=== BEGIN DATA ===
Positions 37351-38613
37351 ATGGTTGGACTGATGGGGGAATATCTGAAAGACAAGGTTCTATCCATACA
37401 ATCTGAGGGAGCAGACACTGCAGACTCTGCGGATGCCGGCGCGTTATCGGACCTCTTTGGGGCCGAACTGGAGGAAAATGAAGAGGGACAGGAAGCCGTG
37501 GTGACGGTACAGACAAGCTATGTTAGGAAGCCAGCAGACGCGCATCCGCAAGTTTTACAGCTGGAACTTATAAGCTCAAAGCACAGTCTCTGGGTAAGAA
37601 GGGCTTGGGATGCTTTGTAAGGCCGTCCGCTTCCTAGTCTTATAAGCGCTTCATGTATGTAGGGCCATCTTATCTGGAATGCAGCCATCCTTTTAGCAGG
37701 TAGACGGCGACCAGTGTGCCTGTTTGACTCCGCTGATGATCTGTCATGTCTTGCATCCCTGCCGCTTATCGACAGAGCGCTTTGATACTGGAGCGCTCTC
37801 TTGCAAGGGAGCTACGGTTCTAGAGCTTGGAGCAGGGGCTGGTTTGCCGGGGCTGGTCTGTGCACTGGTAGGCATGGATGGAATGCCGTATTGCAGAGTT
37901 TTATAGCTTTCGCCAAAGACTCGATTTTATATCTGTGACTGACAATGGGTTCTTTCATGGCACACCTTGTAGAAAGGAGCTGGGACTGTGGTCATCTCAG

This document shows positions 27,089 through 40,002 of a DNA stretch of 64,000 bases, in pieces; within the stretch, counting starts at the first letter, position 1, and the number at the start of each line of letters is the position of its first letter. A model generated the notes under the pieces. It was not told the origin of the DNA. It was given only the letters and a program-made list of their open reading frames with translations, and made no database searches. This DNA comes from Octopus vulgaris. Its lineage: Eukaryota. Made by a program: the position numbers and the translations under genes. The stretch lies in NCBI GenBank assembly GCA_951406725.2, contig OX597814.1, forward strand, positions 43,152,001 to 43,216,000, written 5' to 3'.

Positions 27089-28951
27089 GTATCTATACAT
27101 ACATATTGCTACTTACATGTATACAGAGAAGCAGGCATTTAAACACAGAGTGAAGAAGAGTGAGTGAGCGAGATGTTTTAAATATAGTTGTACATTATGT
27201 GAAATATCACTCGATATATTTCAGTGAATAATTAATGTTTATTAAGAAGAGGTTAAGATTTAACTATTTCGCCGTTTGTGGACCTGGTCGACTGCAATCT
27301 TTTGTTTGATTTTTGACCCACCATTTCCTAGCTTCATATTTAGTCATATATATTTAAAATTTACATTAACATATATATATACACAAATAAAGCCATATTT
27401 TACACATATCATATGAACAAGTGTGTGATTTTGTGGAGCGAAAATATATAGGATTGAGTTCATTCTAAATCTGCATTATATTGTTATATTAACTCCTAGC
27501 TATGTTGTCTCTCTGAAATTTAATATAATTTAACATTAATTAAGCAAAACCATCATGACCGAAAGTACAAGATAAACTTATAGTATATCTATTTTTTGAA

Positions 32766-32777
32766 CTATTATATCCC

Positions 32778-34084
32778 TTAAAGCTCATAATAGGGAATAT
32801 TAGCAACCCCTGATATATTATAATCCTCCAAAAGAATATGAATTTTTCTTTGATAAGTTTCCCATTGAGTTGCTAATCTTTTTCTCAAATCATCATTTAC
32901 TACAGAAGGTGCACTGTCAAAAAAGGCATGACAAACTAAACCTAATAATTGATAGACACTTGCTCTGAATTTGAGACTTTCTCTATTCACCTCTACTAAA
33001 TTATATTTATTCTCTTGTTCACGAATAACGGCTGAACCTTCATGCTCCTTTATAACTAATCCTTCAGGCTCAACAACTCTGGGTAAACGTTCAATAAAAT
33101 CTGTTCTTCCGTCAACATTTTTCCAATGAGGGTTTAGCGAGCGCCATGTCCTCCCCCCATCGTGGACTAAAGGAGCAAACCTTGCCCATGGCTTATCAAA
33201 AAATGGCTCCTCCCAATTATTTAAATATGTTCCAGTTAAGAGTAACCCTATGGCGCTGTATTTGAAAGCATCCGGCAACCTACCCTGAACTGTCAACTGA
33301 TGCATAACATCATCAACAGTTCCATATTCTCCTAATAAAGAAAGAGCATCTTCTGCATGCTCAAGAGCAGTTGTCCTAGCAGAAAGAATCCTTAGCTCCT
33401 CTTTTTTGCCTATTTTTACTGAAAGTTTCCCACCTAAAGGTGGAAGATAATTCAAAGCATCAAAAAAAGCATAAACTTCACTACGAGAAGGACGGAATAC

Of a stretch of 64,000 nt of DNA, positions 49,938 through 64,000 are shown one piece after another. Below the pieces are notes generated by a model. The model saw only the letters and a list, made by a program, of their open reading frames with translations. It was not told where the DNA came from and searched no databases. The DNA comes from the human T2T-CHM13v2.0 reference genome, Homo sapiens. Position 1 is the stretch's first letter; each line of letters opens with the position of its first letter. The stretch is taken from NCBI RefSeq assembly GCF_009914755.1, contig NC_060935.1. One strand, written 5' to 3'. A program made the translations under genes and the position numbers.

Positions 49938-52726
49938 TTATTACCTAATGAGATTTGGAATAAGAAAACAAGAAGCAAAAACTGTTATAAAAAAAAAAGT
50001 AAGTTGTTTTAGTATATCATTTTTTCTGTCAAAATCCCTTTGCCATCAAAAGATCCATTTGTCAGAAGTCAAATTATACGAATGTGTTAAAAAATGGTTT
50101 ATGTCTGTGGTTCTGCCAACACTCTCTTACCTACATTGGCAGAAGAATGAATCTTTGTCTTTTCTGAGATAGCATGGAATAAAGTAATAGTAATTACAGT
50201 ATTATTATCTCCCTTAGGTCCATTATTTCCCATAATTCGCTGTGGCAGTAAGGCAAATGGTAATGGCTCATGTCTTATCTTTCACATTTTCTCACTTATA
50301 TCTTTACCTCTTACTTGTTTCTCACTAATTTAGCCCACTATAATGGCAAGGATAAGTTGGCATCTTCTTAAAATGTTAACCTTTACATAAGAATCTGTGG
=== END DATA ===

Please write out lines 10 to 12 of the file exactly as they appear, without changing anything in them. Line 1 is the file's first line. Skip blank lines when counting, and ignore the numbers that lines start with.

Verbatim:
Positions 27089-28951
27089 GTATCTATACAT
27101 ACATATTGCTACTTACATGTATACAGAGAAGCAGGCATTTAAACACAGAGTGAAGAAGAGTGAGTGAGCGAGATGTTTTAAATATAGTTGTACATTATGT